April 10, 2016

Cross Roads from Coco to Cocoa


                                                                         



Many cities would welcome government support in a war on drugs. But last year on a visit to Argelia, a town of around 27,000 in southwestern Colombia, Eduardo Díaz, the leader of a presidential initiative to help farmers switch out of illegal crops, felt anything but welcome. The hotels wouldn’t even provide the government officials with rooms, Díaz says. In the end, he and his official entourage ended up sleeping in a local church — the only space, he says, left open to them.
As it turns out, making the switch from farming coca to other crops is a painful process for local farmers, who’ve grown resentful of a government trying to win the region’s drug war. Previously, planes loaded with toxins intended to destroy coca proved to be just as destructive to the farmers as the crops. Meanwhile, consumers and nongovernmental organizations are growing increasingly unwilling to buy products farmed in areas that could be considered environmentally sensitive — which are the same remote areas populated by the relatively poor farmers being encouraged or forced to stop growing coca. The result? Good news for the war on drugs, but it’s left tens of thousands of farmers dangling in the winds of change. Indeed, some are discovering it might just be easier to stick with the illicit stuff.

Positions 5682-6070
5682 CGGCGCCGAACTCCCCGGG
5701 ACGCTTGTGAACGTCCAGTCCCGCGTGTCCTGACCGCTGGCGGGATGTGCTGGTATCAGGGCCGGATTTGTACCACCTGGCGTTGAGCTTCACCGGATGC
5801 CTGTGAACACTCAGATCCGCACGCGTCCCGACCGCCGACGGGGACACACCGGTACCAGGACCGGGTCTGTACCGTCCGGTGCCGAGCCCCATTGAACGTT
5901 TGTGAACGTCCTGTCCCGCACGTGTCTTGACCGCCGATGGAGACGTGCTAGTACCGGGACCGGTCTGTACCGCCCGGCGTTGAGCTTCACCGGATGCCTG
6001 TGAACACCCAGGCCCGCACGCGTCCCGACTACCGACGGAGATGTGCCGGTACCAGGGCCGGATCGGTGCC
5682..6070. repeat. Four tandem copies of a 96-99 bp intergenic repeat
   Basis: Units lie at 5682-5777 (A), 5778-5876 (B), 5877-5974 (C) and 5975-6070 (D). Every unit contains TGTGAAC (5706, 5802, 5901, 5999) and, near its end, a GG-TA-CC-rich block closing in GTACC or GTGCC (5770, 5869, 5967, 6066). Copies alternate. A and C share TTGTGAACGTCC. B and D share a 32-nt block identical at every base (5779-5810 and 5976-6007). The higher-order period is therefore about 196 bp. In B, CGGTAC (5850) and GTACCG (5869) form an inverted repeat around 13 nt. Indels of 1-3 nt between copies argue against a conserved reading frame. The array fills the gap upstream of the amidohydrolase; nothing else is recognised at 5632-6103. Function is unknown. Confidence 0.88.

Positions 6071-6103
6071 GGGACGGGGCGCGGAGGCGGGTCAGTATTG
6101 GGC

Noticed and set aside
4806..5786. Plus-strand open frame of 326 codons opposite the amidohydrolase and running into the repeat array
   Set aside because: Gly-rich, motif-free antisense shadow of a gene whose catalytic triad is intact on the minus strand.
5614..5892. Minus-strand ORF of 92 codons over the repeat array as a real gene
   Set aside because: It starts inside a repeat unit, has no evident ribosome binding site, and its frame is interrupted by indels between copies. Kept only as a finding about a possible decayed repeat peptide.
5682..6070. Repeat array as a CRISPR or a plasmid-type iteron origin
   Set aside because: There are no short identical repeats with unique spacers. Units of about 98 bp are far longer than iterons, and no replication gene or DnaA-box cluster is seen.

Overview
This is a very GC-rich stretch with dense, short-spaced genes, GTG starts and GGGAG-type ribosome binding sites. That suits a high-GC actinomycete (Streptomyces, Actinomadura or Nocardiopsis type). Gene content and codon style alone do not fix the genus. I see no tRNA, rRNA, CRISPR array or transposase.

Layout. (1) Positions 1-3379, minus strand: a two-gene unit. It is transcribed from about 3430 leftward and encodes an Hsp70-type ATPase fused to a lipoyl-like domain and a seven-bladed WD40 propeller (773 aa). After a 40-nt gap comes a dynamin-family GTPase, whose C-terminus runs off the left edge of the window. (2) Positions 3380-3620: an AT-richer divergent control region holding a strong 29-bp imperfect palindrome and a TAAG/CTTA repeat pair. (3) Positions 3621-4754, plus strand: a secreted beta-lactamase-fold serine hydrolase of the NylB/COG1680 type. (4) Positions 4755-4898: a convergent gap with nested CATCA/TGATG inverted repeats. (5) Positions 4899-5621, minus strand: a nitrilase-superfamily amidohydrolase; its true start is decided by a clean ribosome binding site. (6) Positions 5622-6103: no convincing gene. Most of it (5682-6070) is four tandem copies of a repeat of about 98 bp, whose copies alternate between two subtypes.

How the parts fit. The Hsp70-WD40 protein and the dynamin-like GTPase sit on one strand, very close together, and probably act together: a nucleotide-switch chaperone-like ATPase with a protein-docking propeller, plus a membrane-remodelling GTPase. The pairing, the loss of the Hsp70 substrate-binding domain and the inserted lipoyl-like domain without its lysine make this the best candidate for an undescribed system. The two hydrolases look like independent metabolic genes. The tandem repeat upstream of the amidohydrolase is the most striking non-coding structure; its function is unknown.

Now, a newer approach could be much more productive: turning to cocoa beans used to produce chocolate. Back in 2000, Colombia harvested around 163,000 hectares of coca leaves, much of which was turned into cocaine to fund the vast drug business that had been controlled by the narco-terrorist group FARC since at least 1993, when Pablo Escobar was killed. By 2012, less than 48,000 hectares of coca were harvested in the country, a historical low, thanks in part to Plan Colombia, an ambitious push against drugs conceived and jointly enforced by U.S. and Colombian authorities. Much of those coca leaves disappeared thanks to crop substitution, Díaz says. And chocolate — or rather its raw ingredient, cocoa beans — has been at the heart of Colombia’s strategy to swap crops (peppers and bananas, which require similar conditions as coca to grow, are also being substituted). Between 2010 and 2013, Colombia’s cocoa bean production jumped from 37,000 to 48,500 tonnes.
Even if more farmers are forced to give up their coca for cocoa, their long-term success will depend, in part, on whether consumers in the U.S. and Europe will shell out for their chocolate.

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